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Barrel breakin

Discussion in 'Rifle Country' started by hrubison, Aug 2, 2010.

  1. hrubison

    hrubison New Member

    Aug 2, 2010
    Stoutsville, MO
    I am on the fence if it is really neccessary to break in a new rifle barrel. I have a new Savage 110 in 30-06 and can't decide wether or not to do it. I guess it couldn't hurt though. i have asked seeveral gunsmiths and half say I should, wjile the other half say it's a waste of effort I won't see a difference. Has anyone seen first hand that breaking in a new rifle barrel is benificial? Thanks
  2. DIM

    DIM Senior Member

    Feb 19, 2009
    I have Savage 110 in 270 where I didn't do a break in, it has pencil thin barrel, it was great shooter out the box, now it hardly shoots 2 MOA, I only fired it 300 times at most. I also have Remington which I did break in and it shoots bug holes like 0.3", but it has bull barrel. Don't know with savage and thin barrel I would just leave it the way it is, it probably has its 300 - 400 shot in reserve why waste them on break in. But with the barrel nut it is always easy to replace it with new barrel like shilen or Krieger then you would need to break in...
  3. SaxonPig

    SaxonPig Senior Member

    Apr 11, 2006
    Haven't seen this question for a while. It is #36 on my list of 100 FAQs.

    36. “Breaking in” a rifle barrel is probably just a waste of time. Some barrel makers recommend it while others do not which demonstrates a lack of universal agreement on whether it’s really necessary so it probably is not. Every formula for break in involves some combination of firing and cleaning. The fact that there are numerous different formulas should be evidence that nobody really has the definitive answer on the best procedure meaning there likely isn’t one. Simply shooting the rifle as intended will likely be all the break in that is required.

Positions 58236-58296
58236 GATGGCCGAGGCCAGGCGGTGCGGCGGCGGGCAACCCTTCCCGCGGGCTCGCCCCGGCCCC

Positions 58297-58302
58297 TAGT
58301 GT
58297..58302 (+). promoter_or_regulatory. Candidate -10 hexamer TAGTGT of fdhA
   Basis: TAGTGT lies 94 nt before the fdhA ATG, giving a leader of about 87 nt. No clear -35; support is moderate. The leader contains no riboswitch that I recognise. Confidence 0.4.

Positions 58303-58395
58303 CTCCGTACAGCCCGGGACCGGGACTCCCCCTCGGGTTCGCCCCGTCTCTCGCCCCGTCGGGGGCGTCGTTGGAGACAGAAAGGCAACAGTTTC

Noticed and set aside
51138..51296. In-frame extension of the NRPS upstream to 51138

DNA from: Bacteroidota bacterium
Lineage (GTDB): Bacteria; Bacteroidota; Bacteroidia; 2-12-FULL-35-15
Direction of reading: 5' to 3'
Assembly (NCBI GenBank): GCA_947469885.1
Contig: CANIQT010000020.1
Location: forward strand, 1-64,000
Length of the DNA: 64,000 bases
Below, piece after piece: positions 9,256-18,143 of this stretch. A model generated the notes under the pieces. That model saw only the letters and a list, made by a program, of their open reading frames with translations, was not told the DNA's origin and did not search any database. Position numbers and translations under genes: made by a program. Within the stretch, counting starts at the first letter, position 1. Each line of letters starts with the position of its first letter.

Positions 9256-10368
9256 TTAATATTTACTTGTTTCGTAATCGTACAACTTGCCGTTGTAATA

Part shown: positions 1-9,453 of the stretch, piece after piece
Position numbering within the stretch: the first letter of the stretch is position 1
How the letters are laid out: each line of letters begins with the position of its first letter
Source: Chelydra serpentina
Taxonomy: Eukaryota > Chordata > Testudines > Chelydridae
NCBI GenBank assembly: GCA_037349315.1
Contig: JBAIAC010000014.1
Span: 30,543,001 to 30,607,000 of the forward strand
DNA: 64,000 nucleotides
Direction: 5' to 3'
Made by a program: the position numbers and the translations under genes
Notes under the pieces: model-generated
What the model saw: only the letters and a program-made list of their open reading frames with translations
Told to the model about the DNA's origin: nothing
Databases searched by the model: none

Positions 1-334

4. Art Eatman

    Art Eatman Administrator Staff Member

    Dec 22, 2002
    Terlingua, TX; Thomasville,GA
    I've never done any sort of break-in on a NIB rifle; maybe a half-dozen or so. Sub-moa usually came from a bit of tweaking of the forearm bedding, if any tune-up was needed. Otherwise, I just clean after whatever shooting session I do.

    Used rifles? I doubt any of them ever saw break-in. Most of them were easily made to shoot sub-MOA.

    This whole break-in thing is a fairly recent idea. I'd never even heard about it until I got on TheFiringLine.com in late 1998. I'd gone almost fifty years of centerfire without knowing that all those sub-MOA groups were fig-newtons of my imagination. :D

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